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Rejuvenation of a mountain birch forest by an Epirrita autumnata (Lepidoptera: Geometridae) outbreak
Responsible organisation
2004 (English)In: Acta Oecologica, ISSN 1146-609X, E-ISSN 1873-6238, Vol. 25, no 1-2, 43-52 p.Article in journal (Refereed) Published
Abstract [en]

In 1955, the mountain birch forest in the Abisko valley of northern Sweden was defoliated by caterpillars of the moth Epirrita autumnata with death of stems of the polycormic trees as a result. Since then, some stands have recovered from surviving trees, producing new shoots while other stands became rejuvenated from basal sprouts. Usually, basal sprouting occurs after the death of whole trees or stems. In this case, extensive basal sprouting occurred in spite of only minor stem mortality. Two associated explanations to these differences were explored: (i) the abundant basal sprouting was caused by more top damage (and, hence, a reduced apical dominance) than in stands with less sprouting, (ii) this top damage was caused by a higher caterpillar density in the upper part of trees. Studies made during the outbreak and reported here confirm (i) and reject (ii) by showing that caterpillar densities were lower in the upper part of crowns than in the lower. The more extensive damage in the upper part of crowns may have several explanations. However, a specific sequence of events seemed to produce the rejuvenated stand. The sequence included a severe stress existing before the outbreak (as indicated by a decreased radial stem growth) which was increased by defoliations in two successive years. We, therefore, hypothesize that top dieback was caused by between - and within - stem competition for depleted carbohydrate resources at the expense of tree tops. The contributions of different types of sprouts to the rejuvenation and prerequisites for an outbreak to rejuvenate stands are discussed. (C) 2003 Elsevier SAS. All rights reserved.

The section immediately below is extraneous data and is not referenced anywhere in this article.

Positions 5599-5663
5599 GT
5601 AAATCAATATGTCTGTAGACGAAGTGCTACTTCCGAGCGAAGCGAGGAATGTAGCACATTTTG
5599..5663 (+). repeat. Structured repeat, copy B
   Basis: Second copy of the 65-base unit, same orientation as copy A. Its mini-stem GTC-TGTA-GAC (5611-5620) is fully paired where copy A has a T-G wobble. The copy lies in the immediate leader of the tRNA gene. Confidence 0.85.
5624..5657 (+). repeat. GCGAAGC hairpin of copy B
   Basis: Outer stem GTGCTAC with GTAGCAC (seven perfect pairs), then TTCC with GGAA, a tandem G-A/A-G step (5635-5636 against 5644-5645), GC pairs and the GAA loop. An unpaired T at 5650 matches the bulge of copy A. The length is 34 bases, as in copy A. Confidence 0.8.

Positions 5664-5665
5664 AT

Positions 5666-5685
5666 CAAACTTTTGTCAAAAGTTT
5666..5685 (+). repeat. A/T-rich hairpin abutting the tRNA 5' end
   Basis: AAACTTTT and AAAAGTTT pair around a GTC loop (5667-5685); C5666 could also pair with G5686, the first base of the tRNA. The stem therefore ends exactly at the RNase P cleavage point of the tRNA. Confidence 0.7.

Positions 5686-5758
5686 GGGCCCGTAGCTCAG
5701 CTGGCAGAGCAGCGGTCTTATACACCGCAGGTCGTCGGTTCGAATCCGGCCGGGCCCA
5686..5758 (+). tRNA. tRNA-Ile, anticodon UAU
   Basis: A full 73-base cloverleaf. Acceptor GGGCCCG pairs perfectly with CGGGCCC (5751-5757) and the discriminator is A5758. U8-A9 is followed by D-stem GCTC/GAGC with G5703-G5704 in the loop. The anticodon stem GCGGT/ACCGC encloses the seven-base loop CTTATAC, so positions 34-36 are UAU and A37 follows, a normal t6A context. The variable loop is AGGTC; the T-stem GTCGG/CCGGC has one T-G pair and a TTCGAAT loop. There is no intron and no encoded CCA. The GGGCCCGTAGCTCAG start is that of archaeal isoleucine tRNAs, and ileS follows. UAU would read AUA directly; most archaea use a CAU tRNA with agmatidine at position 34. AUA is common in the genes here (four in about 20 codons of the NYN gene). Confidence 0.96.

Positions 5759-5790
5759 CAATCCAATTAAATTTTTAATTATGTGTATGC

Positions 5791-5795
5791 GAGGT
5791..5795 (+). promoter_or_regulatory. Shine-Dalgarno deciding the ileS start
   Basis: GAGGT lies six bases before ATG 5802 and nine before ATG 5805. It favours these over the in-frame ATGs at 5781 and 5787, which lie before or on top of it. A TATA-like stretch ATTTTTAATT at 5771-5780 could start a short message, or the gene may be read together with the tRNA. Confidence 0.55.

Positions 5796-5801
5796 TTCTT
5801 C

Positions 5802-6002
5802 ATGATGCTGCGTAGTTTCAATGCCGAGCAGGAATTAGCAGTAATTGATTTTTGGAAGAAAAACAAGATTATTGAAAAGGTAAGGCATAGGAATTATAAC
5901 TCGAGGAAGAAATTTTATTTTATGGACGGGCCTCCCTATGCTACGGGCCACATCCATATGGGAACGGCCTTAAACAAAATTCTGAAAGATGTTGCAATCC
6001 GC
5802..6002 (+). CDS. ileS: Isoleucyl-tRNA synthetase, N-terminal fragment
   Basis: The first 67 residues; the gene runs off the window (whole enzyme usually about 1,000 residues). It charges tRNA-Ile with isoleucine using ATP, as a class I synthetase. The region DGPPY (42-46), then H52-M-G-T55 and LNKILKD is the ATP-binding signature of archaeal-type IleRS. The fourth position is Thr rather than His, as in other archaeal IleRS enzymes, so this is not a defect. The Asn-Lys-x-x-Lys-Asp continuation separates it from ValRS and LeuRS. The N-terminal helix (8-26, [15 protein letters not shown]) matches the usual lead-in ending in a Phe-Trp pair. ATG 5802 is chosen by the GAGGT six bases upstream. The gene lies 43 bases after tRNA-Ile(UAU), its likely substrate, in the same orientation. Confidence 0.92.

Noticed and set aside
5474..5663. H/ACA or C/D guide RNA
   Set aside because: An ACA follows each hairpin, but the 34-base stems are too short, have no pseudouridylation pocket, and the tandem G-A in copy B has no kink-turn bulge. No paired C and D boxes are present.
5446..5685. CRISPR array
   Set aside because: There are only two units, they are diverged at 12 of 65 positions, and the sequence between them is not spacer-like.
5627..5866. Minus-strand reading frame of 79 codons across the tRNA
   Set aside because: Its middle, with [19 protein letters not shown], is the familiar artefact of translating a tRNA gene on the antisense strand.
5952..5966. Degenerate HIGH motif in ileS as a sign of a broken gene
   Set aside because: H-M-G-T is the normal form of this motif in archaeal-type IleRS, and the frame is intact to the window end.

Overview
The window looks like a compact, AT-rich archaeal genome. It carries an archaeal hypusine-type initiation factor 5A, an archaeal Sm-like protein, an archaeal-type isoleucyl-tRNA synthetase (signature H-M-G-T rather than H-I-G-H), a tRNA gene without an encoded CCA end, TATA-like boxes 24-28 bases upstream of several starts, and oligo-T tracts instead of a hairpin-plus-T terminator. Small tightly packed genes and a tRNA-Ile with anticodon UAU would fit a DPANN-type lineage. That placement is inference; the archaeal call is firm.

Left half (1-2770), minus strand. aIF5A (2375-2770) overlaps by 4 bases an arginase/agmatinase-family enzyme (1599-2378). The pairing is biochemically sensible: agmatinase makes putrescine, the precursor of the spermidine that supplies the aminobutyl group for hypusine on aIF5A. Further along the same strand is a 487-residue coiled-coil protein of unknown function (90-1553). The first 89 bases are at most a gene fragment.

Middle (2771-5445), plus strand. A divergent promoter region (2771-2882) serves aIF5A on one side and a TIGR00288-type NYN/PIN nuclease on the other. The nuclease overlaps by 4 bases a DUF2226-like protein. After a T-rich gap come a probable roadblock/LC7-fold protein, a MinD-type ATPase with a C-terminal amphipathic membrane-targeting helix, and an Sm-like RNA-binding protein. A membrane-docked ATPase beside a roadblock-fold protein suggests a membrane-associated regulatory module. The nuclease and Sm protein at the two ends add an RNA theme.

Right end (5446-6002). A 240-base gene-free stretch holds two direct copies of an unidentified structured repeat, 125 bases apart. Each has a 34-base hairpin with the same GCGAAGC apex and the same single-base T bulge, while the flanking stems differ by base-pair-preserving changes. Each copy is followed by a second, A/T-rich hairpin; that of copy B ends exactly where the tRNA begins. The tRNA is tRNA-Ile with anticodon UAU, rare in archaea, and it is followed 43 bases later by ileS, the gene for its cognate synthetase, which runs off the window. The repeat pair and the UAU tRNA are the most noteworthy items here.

Place, publisher, year, edition, pages
GAUTHIER-VILLARS/EDITIONS ELSEVIER , 2004. Vol. 25, no 1-2, 43-52 p.
Keyword [en]
polycormic birch; caterpillar numbers; shoot mortality; top dieback; radial stem growth; apical dominance; stem competition; sprout production
National Category
Natural Sciences
Identifiers
URN: urn:nbn:se:polar:diva-3642DOI: 10.1016/j.actao.2003.10.006OAI: oai:DiVA.org:polar-3642DiVA: diva2:1103332
Available from: 2017-05-30 Created: 2017-05-30 Last updated: 2017-05-30

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CiteExportLink to record
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  • apa
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  • modern-language-association-8th-edition
  • vancouver
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  • de-DE
  • en-GB
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  • nn-NO
  • nn-NB
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